Plans to tackle anti-social behaviour and speeding in communities have been revealed by the new Durham Police and Crime Commissioner.

Labour candidate Joy Allen became the area’s third Police and Crime Commissioner since the role was created, following a dramatic election count in May.

Ms Allen has a number of priorities for her term which include tackling anti-social behaviour, targeting speeding and building the nation's first cop bank.

Ahead of the election Ms Allen asked residents what their biggest concerns were and anti-social behaviour came out top.

She said: “I’ve got a very clear view of what people want. I was able because we had an extra year, it allowed me to do quite a bit of research.

“I asked people what the top five priorities were and the top priority was antisocial behaviour at 78%, drug use, drug dealing 63%, fly tipping 49.8%, speeding 49% and vandalism so very much it is that environmental quality of life issues that the majority of people see in their daily life.

“It is the majority of people who see antisocial behaviour, fly tipping and the environmental aspect.

“So from my side it means it is important for me to work with my partner agencies and if we want to get into preventing crime and antisocial behaviour it is getting those area based problem solving groups established, like grassroots.

“It is neighbourhood watch week this week and I think I’m the only PCC who did that as a full time job. I really value the community as they are the eyes and ears of every street.

“What we need to do is get that community intelligence fed into problem solving areas because the survey also identified

“The survey also revealed only 34% of people who have been a victim of crime actually report it.”

She added: “ “If we want to get to grips with crime and antisocial behaviour we have to improve the community’s confidence to report but also we’ve got to make it easier to report.”

Ms Allen, whose career has seen her working in the public public sector, the police and fire services and leading partnerships to tackle anti-social behaviour, also hopes to work on a project that would encourage motorists, cyclists and horse riders to send in dashcam or video footage of dangerous drivers.

She said: “One of the things in my plan, in some forces they have an initiative called Operation Snap and it enables road users or cyclists, horse riders with dash cam they can send mobile evidence into the police and it has been shown that 70% of it has been able to show some positive enforcement.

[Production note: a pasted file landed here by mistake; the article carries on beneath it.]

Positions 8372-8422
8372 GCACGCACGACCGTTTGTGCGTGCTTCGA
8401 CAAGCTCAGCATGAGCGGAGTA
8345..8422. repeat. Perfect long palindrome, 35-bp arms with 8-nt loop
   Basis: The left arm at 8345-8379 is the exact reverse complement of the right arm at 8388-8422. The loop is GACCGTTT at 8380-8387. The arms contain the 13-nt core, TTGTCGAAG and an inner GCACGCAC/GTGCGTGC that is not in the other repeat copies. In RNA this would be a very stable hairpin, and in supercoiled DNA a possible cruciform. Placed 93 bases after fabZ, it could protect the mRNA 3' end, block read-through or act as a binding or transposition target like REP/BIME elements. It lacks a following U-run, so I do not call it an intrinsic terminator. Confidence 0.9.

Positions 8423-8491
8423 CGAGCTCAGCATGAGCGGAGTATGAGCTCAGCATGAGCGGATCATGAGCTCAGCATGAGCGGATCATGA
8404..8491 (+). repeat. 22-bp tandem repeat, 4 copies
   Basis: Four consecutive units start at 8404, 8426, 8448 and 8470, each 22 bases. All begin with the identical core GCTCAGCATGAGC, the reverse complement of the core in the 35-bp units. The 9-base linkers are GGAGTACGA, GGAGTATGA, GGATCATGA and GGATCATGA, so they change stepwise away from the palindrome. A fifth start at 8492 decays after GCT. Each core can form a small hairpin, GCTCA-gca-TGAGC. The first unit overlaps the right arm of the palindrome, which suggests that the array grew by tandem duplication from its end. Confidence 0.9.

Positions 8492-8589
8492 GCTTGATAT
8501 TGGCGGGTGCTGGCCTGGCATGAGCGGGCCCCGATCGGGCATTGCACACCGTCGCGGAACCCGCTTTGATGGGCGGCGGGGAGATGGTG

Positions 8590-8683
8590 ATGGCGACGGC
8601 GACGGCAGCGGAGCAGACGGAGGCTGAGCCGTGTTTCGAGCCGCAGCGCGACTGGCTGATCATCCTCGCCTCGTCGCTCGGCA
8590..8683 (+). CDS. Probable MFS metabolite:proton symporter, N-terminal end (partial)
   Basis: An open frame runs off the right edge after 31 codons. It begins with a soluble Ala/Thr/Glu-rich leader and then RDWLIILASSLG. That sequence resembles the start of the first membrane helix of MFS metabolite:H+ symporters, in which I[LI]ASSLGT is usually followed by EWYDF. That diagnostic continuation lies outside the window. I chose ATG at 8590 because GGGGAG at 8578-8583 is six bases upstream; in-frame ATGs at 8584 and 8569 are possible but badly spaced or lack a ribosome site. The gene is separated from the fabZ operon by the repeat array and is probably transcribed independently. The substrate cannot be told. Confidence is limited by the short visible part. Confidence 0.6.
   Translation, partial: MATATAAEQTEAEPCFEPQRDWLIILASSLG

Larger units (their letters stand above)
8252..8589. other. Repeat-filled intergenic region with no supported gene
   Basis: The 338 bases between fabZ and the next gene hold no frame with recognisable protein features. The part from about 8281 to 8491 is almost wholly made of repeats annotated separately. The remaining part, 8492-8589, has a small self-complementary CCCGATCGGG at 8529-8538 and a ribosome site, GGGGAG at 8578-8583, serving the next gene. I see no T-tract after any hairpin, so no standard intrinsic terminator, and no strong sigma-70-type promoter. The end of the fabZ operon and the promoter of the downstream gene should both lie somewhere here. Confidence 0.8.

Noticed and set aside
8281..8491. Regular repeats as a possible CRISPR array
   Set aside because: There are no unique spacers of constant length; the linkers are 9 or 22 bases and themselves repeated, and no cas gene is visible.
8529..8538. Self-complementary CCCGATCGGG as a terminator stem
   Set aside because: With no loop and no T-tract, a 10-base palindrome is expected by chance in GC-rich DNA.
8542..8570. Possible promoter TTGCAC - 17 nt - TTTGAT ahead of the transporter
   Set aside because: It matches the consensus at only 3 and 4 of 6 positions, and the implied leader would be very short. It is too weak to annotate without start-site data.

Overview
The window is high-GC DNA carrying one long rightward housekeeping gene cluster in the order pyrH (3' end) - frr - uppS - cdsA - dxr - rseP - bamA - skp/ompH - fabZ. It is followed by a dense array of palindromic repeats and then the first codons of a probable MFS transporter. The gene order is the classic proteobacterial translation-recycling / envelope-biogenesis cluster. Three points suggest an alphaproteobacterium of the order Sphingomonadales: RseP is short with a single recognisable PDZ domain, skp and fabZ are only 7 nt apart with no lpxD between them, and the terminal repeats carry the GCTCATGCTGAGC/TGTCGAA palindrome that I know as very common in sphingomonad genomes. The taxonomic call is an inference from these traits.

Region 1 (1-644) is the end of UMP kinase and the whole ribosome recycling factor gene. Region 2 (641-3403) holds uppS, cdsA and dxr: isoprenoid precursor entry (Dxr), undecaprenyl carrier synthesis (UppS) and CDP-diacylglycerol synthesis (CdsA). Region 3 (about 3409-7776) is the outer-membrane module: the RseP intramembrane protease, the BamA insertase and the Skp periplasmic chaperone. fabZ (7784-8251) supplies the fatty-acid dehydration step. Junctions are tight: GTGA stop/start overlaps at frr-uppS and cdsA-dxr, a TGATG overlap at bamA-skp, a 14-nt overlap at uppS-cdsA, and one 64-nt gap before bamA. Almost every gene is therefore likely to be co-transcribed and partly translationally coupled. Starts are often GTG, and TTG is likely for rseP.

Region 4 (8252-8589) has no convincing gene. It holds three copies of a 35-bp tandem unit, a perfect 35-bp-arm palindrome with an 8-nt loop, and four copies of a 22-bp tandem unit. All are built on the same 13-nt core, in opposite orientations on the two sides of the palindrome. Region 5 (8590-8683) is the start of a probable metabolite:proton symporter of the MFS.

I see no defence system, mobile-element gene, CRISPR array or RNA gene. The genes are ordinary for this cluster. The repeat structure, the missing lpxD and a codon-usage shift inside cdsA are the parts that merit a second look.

“The risk of being caught increases when dashcams increase so if you are the person who is going to do that manoeuvre you might be behind someone like me or you with a dashcam and we can say we will do something about it.

"You are increasing their risk of being caught but also reducing the risk or road traffic collisions and fatalities on the road.

“There are about half a dozen forces that have adopted it and I will give it to the chief constable as something I think we should do.”

Ms Allen also hopes to set up the first UK 'cop bank' to help retain the skills of retired police officers.

“We could call them in say a night time economy issue or area with serious antisocial behaviour. I could potentially look to call in five cops to do four hours in a certain area in addition to what we have got.

“I’m not paying for the holidays, or training, I’m paying them for four hours and the community gets the policing they deserve. Durham doesn’t lose skilled and highly qualified police officers and there are people skilled in very specialist areas, such as licensing.

“I have talked to the local MPs and local members and Unison and Police Federation and have conversations.

“You just think why would you not have that? If we are even able to pilot something that will be worthwhile. As far as I know there is nothing like that in the country.

“They would be paid at the rate of the job they are doing.

“As long as it meets legislation, which is why it needs MPs on board, I just thought we are getting this uplift we have coming. I want those people who are highly regarded police officers supporting those they know and sharing those 30 years of experience that gets them to where they are wanting to be.

“I think we have a fantastic calibre of people here and want to retain it.”